While a close issue, the court concludes that a venue transfer is warranted to promote the fair and efficient resolution of Plaintiff's claims.[2] Both parties note that efficiency concerns dictate that all actions should proceed in a single forum before the same judge. The transfer of Cortina and Riva to the Northern District of California will further these goals. See Continental Grain Co. v. The FBL-585 , 364 U.S. 19, 26 (1960) ("To permit a situation in which two cases involving precisely the same issues are simultaneously pending in different District Courts leads to the wastefulness of time, energy and money that § 1404(a) was designed to prevent."). From the record, it appears that the majority of the named parties and proposed class representatives have voluntarily pursued their claims in the Northern District. Two actions filed in the Central District were transferred to the Northern District (Langley and Ree). The litigation in the Northern District also appears to have progressed further along the litigation continuum than the Southern District cases as there is a Case Management Conference scheduled for May 29, 2014. The court also notes that Plaintiff Cortina, in the related action pending in this judicial district, has demonstrated her willingness to pursue claims in the Northern District. In Winkelman v. Novartis, No. 14-0160 (N.D. Cal., Filed Apr. 3, 2014), (Pepsi Exh. H), Cortina is one of the named class representatives.[3]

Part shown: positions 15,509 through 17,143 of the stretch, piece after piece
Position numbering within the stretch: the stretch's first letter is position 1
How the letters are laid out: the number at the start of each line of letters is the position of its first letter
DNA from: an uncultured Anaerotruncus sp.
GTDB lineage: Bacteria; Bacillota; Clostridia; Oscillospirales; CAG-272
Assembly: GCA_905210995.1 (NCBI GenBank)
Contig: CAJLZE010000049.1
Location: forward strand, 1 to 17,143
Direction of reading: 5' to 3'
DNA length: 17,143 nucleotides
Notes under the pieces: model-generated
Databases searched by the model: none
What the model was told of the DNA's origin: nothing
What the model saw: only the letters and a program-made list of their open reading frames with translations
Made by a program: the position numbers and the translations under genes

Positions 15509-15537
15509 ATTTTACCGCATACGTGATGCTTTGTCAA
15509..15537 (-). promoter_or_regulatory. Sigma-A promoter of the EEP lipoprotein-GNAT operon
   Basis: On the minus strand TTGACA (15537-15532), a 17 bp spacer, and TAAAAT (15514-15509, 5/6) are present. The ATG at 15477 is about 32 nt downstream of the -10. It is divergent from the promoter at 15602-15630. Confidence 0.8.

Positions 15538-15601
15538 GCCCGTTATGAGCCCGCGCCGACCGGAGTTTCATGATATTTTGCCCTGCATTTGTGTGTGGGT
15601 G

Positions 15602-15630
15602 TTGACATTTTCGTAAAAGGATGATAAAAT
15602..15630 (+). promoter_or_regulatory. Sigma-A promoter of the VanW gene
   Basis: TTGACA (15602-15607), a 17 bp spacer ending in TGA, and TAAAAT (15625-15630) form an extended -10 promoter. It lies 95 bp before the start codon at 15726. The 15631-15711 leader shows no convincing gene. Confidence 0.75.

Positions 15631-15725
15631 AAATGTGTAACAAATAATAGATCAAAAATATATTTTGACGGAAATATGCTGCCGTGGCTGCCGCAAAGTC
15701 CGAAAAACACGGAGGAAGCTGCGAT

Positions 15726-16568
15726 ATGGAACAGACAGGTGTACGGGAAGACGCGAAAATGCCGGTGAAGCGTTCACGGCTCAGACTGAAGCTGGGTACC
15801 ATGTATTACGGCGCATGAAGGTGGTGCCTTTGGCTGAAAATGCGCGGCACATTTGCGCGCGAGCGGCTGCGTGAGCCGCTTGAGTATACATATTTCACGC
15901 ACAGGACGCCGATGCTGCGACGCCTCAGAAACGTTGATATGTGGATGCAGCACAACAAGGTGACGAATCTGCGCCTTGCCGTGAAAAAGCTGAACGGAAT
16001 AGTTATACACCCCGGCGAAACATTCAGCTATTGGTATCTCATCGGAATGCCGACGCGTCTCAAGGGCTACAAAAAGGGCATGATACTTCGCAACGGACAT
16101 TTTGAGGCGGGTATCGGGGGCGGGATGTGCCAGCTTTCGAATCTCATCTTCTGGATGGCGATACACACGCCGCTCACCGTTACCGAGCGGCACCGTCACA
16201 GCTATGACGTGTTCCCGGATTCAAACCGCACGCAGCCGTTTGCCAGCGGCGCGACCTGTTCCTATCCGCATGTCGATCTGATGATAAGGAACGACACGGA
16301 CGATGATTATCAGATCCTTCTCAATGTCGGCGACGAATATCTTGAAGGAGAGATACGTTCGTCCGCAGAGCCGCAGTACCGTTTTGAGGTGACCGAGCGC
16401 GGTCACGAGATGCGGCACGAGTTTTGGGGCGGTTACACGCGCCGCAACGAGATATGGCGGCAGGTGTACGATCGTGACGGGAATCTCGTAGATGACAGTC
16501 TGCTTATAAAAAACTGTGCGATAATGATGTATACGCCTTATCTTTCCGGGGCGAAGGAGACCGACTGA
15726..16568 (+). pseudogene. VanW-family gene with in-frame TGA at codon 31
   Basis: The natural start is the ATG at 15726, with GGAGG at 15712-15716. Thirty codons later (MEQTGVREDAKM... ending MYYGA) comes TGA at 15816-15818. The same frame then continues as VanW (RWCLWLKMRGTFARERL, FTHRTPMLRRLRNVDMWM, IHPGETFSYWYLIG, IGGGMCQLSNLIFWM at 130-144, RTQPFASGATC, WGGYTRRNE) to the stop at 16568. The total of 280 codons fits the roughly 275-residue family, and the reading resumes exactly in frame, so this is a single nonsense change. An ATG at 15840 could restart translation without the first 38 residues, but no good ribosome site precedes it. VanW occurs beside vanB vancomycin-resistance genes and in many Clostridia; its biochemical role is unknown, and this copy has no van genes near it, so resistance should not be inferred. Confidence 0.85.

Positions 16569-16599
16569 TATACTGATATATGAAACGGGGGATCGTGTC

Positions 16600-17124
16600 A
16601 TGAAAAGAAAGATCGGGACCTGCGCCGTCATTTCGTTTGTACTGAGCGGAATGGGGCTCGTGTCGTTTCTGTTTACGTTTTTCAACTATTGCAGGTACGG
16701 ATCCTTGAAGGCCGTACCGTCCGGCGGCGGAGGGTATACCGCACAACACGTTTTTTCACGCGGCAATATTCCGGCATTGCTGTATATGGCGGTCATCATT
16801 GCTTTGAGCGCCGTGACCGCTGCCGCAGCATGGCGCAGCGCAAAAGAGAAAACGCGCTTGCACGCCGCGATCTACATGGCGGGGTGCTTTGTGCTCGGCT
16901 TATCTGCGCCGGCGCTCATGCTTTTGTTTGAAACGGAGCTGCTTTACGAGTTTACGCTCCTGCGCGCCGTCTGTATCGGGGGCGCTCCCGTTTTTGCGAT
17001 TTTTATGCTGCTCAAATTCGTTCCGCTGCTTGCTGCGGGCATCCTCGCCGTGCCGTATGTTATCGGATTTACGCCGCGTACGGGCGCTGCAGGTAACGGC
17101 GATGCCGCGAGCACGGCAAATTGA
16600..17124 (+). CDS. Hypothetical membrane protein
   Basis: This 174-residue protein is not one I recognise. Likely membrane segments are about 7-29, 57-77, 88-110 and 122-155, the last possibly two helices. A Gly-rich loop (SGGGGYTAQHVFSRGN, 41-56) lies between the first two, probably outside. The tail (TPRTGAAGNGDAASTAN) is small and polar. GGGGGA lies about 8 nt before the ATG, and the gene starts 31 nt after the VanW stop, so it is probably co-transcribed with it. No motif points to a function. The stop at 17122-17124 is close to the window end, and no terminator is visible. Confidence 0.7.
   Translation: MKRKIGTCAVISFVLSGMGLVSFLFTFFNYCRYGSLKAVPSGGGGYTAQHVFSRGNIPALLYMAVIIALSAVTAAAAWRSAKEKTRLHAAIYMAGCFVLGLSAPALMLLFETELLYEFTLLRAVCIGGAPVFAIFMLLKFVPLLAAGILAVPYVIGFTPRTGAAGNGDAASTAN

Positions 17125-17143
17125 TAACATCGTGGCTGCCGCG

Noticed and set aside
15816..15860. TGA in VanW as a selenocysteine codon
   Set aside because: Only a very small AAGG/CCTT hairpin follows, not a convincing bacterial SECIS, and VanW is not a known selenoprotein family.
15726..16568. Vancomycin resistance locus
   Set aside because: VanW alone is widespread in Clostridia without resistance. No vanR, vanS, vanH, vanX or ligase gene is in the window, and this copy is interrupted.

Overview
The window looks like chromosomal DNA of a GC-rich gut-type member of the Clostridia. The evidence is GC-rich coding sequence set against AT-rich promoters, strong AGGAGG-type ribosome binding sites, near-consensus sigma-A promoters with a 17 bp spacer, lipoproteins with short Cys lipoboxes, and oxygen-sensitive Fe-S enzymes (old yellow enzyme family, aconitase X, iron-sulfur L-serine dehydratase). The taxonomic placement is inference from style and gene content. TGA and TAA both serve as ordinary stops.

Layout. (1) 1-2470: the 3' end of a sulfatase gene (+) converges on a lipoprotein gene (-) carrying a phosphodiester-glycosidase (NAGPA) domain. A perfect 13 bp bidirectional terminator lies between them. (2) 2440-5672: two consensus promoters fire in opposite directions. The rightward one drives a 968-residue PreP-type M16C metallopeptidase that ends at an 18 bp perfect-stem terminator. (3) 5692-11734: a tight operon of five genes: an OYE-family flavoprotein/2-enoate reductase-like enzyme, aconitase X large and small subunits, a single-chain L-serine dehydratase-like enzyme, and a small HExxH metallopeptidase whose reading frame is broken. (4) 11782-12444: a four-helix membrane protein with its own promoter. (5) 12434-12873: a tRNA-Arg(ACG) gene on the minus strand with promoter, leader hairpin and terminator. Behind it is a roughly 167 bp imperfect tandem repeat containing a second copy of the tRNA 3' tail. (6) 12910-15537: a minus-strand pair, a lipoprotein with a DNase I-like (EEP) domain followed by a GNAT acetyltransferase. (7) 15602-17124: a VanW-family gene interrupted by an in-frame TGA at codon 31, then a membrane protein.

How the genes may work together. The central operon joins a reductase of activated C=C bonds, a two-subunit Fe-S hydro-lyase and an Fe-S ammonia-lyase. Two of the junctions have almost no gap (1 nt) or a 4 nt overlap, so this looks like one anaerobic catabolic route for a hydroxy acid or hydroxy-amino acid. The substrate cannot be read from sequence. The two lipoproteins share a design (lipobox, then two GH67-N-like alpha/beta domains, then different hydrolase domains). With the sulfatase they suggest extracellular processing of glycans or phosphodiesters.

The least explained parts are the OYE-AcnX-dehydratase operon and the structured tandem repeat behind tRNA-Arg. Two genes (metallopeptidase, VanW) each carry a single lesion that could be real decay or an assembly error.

While a plaintiff's choice of forum is ordinarily entitled to some deference, that deference is reduced where, like here, there is no prevailing connection between the Southern District and the allegations in this case. Plaintiffs are pursuing this action as putative class action representatives on behalf of all California consumers. See Lou v. Belzberg , 834 F.2d 730, 739 (9th Cir. 1987) (while great weight is generally accorded a plaintiff's choice of forum, a plaintiff class representative's choice of forum is given less weight). As a consumer in either the Northern or Southern District have the same claim to Proposition 65's provisions, this factor does not favor one forum over the other.

Plaintiffs, like Cortina, also argue that, under the first-to-file rule, the other actions should be transferred to this judicial district. Federal courts have long recognized that the principle of comity requires federal district courts to exercise care to avoid interference with each others's affairs. See Sutter Corp. v. P & P Industries, Inc. , 125 F.3d 914, 917 (5th Cir. 1997). This so-called first-to-file rule was developed "to serve the purpose of promoting efficiency and should not be disregarded lightly." Alltrade, Inc. v. Uniweld Products, Inc. , 946 F.2d 622, 625 (9th Cir. 1991) (quoting Church of Scientology v. United States Dep't of the Army , 611 F.2d 738, 750 (9th Cir. 1979)). The rule may be invoked "when a complaint involving the same parties and issues has already been filed in another district." Id . The first-to-file rule "is not a rigid or inflexible rule to be mechanically applied, but rather is to be applied with a view to the dictates of sound judicial administration." Pacesetter Systs., Inc. v. Meditronic, Inc. , 678 F.2d 83, 95-96 (9th Cir. 1982).